It has been said that mathematics in it’s purest form, is the ultimate expression of the human mind. Yet many times our kids are facing a fear of Math, and are given a message that Math is neither fun nor necessary. In fact, it can be both, and our goal is to make sure that the students of New Summit have a strong command of mathematics, and that math instruction is both plentiful and grounded in real-world application.
Singapore Math is a teaching method based on the national mathematics curriculum used for kindergarten through sixth grade in Singapore since the1980’s.
“The term was coined in the United States to describe an approach originally developed in Singapore to teach students to learn and master fewer mathematical concepts at greater detail as well as having them learn these concepts using a three-step learning process: concrete, pictorial, and abstract. In the concrete step, students engage in hands-on learning experiences using concrete objects such as chips, dice, or paper clips. This is followed by drawing pictorial representations of mathematical concepts. Students then solve mathematical problems in an abstract way by using numbers and symbols.” – Wikipedia
In the concrete phase, students use manipulatives (such as blocks or buttons) to learn math concepts with a hands-on approach. Students learn addition and subtraction by physically adding or removing objects to or from a row or group.
The pictorial step teaches students how to draw diagrams, known as “bar models”. This process involves drawing bars in order to visualize the parts of an equation. This is useful not only for addition and subtraction but also for multiplication and division. These skills are particularly useful in solving word problems. Rather than trying to picture the elements of the problem in their head, the student will draw bars representing the different parts of the word problem. This allows younger children to solve more complex problems.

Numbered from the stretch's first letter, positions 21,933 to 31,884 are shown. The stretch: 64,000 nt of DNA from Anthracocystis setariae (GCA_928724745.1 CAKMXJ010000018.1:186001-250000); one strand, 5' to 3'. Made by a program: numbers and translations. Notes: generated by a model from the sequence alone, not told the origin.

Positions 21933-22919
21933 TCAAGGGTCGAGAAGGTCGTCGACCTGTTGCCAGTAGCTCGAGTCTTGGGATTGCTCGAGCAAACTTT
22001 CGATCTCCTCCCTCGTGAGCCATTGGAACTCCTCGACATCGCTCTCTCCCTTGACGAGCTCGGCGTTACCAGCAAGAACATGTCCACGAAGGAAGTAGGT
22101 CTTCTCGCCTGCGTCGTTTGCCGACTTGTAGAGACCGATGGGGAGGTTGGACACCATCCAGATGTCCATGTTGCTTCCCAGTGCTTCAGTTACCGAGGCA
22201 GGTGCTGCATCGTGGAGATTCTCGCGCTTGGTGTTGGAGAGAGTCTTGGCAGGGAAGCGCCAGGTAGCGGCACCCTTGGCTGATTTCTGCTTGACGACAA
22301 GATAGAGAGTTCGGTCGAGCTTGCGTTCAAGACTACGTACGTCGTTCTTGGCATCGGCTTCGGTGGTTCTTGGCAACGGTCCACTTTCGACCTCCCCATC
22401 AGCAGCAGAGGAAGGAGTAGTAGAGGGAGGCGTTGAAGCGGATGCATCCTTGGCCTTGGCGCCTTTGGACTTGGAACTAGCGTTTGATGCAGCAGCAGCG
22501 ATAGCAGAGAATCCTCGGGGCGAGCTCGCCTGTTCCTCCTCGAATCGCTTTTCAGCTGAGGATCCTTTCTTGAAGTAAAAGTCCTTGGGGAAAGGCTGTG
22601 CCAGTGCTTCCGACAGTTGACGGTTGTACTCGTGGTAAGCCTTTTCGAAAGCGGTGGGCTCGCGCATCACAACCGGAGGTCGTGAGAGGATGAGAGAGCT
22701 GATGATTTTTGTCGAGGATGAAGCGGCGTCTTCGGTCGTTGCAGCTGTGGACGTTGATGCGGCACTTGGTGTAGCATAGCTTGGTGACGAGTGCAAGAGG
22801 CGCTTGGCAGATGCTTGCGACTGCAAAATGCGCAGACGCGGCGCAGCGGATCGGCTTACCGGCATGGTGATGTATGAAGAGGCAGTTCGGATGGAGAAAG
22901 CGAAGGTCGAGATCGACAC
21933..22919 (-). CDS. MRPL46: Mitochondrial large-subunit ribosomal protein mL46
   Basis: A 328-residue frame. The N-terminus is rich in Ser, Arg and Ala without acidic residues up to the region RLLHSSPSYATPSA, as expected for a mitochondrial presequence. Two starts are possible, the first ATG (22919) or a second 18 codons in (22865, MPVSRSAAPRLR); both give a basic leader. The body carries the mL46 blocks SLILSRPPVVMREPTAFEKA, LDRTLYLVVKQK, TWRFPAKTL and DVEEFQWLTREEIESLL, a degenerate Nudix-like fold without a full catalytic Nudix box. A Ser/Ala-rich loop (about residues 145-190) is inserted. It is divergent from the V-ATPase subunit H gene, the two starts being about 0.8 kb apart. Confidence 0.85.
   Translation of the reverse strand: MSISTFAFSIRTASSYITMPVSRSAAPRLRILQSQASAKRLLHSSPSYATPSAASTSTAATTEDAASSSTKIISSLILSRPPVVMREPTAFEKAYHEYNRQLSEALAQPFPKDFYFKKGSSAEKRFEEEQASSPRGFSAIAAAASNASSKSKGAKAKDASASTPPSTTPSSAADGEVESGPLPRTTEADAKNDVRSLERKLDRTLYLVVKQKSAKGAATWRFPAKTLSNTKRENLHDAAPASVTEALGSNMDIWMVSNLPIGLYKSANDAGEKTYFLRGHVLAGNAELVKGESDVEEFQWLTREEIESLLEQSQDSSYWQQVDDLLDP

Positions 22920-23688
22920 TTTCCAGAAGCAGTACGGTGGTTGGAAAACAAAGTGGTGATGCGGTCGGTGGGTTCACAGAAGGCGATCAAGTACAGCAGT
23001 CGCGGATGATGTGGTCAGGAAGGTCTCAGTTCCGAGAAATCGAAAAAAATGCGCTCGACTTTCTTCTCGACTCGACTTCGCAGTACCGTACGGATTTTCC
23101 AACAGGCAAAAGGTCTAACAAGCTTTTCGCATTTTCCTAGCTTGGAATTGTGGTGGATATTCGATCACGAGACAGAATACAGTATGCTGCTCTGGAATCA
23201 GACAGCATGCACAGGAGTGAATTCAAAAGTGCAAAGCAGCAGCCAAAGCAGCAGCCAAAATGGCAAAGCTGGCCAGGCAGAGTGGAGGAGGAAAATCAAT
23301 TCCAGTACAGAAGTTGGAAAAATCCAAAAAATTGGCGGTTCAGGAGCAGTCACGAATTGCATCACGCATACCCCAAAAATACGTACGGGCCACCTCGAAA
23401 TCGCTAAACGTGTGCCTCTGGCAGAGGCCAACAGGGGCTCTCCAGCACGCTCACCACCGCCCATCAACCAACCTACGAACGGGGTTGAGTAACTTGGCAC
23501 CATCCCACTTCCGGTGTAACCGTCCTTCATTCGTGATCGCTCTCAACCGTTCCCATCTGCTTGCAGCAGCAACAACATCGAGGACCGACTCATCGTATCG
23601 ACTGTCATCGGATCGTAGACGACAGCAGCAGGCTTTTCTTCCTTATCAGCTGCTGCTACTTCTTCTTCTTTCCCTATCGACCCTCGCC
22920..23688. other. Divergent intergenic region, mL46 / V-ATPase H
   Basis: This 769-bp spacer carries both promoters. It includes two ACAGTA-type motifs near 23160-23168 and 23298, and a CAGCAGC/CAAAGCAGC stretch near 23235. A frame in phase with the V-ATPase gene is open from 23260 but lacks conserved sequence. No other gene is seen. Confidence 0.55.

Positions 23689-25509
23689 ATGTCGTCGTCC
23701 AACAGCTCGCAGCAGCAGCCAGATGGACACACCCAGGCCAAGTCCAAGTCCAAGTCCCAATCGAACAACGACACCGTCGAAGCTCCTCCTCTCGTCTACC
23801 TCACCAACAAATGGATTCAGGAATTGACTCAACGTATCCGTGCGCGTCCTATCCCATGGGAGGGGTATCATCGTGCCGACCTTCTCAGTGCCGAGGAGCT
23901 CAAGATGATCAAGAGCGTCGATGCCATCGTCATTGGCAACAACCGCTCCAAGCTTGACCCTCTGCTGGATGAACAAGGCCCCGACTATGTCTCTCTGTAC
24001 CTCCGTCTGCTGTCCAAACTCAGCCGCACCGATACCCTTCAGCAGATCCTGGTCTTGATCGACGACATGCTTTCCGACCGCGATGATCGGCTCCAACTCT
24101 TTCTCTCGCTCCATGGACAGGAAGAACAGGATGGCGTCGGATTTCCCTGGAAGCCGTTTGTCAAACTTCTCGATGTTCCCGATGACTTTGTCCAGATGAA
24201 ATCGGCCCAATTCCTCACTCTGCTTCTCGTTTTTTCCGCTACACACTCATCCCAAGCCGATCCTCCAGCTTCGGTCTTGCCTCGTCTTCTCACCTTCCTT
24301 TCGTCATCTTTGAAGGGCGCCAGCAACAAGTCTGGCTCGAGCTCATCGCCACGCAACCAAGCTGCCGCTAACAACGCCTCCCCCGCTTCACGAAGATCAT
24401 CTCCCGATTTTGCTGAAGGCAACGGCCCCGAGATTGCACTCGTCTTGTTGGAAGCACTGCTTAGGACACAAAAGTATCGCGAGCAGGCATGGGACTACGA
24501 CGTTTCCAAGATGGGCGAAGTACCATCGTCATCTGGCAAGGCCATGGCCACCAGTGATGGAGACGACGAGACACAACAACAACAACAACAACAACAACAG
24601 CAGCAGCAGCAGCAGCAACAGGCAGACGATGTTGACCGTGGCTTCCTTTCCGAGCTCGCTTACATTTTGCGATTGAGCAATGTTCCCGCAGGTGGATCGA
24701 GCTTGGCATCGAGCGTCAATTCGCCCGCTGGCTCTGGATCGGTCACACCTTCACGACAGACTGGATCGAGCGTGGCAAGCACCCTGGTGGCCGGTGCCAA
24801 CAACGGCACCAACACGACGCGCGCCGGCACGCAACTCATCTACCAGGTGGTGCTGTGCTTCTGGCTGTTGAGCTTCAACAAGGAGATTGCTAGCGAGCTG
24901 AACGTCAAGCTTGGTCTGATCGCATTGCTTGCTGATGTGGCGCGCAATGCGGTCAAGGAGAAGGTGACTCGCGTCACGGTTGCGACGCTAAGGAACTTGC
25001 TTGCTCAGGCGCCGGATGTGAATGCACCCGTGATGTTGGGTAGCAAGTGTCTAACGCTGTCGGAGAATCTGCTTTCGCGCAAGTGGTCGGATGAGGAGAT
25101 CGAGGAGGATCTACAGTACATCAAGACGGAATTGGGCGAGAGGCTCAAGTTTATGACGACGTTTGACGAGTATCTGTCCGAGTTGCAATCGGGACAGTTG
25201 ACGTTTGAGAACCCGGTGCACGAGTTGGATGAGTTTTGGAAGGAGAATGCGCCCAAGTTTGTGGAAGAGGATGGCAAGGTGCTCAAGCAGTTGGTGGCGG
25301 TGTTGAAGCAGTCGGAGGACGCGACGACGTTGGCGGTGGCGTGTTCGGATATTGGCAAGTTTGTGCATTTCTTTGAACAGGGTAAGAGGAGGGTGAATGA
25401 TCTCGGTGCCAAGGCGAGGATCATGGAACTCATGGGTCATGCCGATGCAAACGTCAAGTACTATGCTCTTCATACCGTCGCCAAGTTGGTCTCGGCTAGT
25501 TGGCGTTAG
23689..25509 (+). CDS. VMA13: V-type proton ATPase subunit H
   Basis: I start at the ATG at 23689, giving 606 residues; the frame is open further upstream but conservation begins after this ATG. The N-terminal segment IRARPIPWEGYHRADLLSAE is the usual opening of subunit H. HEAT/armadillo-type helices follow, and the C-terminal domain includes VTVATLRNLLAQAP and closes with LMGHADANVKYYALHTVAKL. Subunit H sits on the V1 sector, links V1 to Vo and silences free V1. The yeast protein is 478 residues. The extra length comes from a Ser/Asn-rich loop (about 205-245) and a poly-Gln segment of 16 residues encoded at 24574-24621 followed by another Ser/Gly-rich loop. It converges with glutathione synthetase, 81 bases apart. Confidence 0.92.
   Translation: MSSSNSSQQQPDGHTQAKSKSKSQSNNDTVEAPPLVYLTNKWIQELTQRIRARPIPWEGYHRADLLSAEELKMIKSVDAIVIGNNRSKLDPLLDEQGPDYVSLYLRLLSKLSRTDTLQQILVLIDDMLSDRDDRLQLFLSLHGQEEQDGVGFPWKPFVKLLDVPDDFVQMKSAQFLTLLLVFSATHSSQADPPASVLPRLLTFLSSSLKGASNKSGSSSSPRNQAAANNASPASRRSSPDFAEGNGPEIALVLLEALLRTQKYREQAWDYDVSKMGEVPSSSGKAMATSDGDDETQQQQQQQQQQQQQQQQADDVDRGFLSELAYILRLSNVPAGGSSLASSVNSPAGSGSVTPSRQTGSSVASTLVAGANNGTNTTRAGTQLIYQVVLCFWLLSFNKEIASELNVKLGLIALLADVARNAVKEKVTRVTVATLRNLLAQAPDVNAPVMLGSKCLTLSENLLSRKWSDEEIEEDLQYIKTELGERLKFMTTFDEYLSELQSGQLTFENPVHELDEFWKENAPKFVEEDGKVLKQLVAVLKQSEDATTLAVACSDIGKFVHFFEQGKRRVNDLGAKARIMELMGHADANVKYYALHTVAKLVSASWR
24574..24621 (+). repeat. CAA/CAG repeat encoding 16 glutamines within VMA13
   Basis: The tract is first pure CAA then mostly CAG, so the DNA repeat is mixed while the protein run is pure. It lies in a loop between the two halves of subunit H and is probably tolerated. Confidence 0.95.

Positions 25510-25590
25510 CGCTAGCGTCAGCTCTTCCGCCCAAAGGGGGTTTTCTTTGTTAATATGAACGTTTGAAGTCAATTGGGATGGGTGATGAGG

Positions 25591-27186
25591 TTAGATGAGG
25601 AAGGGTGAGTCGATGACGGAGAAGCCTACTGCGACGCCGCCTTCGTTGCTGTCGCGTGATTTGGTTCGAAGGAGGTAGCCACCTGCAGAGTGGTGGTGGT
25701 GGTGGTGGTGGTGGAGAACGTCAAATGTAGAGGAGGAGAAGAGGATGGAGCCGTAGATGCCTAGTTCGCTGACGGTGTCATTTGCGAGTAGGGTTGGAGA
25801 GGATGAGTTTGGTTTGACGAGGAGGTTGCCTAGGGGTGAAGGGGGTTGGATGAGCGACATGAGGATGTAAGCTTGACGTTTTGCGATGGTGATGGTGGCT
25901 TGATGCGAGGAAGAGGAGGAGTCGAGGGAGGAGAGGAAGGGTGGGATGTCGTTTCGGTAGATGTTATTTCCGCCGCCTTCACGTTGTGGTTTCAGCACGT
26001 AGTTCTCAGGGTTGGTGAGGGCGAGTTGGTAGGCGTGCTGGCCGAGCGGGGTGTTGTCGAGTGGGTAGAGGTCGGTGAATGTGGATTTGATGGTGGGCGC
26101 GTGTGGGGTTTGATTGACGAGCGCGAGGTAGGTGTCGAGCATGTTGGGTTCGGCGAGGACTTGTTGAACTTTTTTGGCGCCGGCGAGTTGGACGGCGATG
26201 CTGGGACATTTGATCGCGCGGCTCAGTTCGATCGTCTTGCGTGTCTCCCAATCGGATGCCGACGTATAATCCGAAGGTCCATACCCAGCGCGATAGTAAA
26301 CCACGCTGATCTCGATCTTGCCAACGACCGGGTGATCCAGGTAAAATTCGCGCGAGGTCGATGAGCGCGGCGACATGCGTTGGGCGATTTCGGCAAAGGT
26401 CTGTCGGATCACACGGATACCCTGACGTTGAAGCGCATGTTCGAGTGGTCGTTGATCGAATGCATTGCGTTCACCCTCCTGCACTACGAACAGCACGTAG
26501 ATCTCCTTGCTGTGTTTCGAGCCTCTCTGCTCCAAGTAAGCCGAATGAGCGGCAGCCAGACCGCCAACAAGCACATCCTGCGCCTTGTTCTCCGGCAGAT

Once students have developed a thorough understanding of the concepts by using concrete objects and diagrams, they move on to abstract learning. The abstract phase moves from using physical objects and bar models, to the numbers and symbols used in traditional mathematics.
The Singapore Math curriculum has been used in the country of Singapore since the 1980’s. Singapore consistently ranks among the top countries in the world for math literacy.
Singapore math uses a layering approach, in which each skill builds upon the last. In the United States, many math curriculums use a spiral approach, in which skills that had been learned in the months or years prior are revisited. The Singapore curriculum focuses on mastering a fewer number of concepts each year, there isn’t a need to go back over those concepts months or years later. This slower approach allows more time for mastery and retention. Since students develop a deep understanding of how math processes work, they are typically prepared for more advanced math at earlier grade levels than is seen with many other math curriculums.
This curriculum meets and exceeds the standards mandated by the State Board of Education. The Singapore approach allows students to achieve a higher level of proficiency sooner than the traditional math curriculum.